A Philadelphia development company and building-trade unions are expected to face off in court in just one episode of what has become a turbocharged battle over union hegemony in Center City construction.
So far, there have been accusations of violence and intimidation against the developers by the unions; a counteraccusation by the head of Philadelphia's building-trades council that developers Matthew and Michael Pestronk tried "to hire some muscle to beat me up," and a question of whether the city's Department of Licenses and Inspections got itself improperly involved in the fray by shutting down the job site Wednesday afternoon.
There's even an unsavory picture of Matthew Pestronk's wife circulating, along with a poster of Pestronk's deceased dog, Chief, who allegedly defecated in the halls of Pestronk's Center city apartment building.
The Pestronks and their company, Post Goldtex L.P., of Germantown, want Common Pleas Court Judge Leon Tucker to order the unions to stop what they say is a campaign of violence, vandalism, and interference with their $38 million construction project. A hearing was originally scheduled for Friday morning, but will likely be delayed.
The brothers say they are being punished for not using union labor to create a 163-unit apartment building out of the shell of the Goldtex building, a former factory at 12th and Wood Streets, just north of the Vine Street Expressway.
"We were never looking for a fight, and we weren't looking for this. We are going to do the right thing. We are hiring Philadelphia residents who are skilled at what they do at very competitive rates, and we don't want to be deterred from that," Michael Pestronk said this week.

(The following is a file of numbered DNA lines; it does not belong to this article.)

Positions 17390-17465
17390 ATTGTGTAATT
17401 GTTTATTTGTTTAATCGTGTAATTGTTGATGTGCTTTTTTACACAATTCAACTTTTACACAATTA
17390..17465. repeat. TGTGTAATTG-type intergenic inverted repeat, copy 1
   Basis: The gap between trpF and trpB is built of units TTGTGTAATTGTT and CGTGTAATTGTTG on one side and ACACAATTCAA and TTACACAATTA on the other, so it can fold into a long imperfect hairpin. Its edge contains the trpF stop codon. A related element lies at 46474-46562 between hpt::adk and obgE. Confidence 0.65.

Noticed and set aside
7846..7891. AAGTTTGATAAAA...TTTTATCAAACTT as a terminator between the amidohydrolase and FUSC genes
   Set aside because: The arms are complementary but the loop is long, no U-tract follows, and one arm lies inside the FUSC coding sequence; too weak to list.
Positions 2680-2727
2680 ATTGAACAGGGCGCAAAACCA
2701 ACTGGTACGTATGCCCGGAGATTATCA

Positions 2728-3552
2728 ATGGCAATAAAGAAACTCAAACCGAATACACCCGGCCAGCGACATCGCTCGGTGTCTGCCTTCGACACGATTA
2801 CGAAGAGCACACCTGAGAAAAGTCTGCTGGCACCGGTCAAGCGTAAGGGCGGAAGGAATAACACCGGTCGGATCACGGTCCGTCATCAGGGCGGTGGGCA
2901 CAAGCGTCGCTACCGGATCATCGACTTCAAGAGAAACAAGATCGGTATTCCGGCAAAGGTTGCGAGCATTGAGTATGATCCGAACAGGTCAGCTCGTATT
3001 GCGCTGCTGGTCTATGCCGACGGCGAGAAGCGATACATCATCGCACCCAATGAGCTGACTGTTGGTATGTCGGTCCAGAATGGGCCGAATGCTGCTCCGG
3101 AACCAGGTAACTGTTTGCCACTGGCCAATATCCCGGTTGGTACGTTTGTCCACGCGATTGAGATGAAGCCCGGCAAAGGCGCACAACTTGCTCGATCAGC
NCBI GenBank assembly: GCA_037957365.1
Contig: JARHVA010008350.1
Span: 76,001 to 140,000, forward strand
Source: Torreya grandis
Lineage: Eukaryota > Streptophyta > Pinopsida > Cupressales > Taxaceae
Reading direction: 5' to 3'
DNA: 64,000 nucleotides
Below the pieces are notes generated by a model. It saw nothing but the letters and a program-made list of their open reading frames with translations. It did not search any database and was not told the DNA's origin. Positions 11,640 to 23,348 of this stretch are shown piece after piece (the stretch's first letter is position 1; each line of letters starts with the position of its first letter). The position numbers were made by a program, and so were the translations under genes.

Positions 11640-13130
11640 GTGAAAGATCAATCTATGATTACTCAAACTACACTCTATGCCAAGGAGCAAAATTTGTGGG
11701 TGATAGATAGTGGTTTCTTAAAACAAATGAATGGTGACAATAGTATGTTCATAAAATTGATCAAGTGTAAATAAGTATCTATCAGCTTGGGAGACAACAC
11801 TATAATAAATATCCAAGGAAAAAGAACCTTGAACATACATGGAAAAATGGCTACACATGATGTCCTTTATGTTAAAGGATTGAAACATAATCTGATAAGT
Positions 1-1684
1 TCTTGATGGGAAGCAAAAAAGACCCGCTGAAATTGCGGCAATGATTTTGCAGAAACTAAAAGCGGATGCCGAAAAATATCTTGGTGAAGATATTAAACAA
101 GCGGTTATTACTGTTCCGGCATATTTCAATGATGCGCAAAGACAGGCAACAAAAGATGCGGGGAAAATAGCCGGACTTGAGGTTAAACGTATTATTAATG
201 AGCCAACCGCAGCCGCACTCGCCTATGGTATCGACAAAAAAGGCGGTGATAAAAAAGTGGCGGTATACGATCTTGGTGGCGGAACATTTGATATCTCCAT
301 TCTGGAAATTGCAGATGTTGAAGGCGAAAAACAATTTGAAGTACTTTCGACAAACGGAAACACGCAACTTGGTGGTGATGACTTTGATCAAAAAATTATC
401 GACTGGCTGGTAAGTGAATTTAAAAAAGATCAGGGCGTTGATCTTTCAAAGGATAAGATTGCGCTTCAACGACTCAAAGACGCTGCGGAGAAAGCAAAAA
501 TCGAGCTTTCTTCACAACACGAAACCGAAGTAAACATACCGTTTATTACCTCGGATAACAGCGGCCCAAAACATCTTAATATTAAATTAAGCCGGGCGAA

"These two are contemptible people," said Patrick Gillespie, who heads the Philadelphia Building and Construction Trades Council, an umbrella organization. "They are attempting to destroy the wages and salaries we have established in Philadelphia. They seem to have a sense of entitlement: They are entitled to wealth, and the people who work with them are not entitled to a living wage."
The council's lawyer, Bernard Katz, said that union members have been protesting at the site, but he denied that the protests were violent or that vandalism had occurred.
Michael Pestronk denied Gillespie's accusation that he and his brother had tried to hire someone to beat Gillespie up. "That's completely absurd," he said. "We're the ones being followed."
The Pestronks have set up a website, www.phillybully.com, that includes videos. In one, Fred Cosenza, a building-trades council official, appears to be hitting a security guard, but Cosenza said Thursday that the guard was the aggressor.
On Wednesday, at the behest of Councilman James Kenney, the city's Department of Licenses and Inspections visited the site.
"I asked them to inspect and see what is going on," said Kenney. Constituents had informed him that they suspected that workers were being paid improperly, he said, and that subcontractors at the site were not properly licensed, meaning that the city might be unable to collect taxes.
The department shut down the site after finding that Post Goldtex and some subcontractors were not properly licensed. Post Goldtex responded by insisting that it was properly licensed and removing the subcontractors from the project.
Post Goldtex asked the department to lift the stop-work order. "It's obvious why it's happening," said Michael Pestronk. "It's spot enforcement from political pressure from union officials."
Mayor Nutter's spokesman, Mark McDonald, denied that accusation.
"We don't want this to be part of the larger national union debate," said Michael Pestronk, adding that he and his brother met with union officials before the job began and even gave union contractors a chance to beat their best competing bids. "We're not anti-union people. We continue to use a lot of union contractors."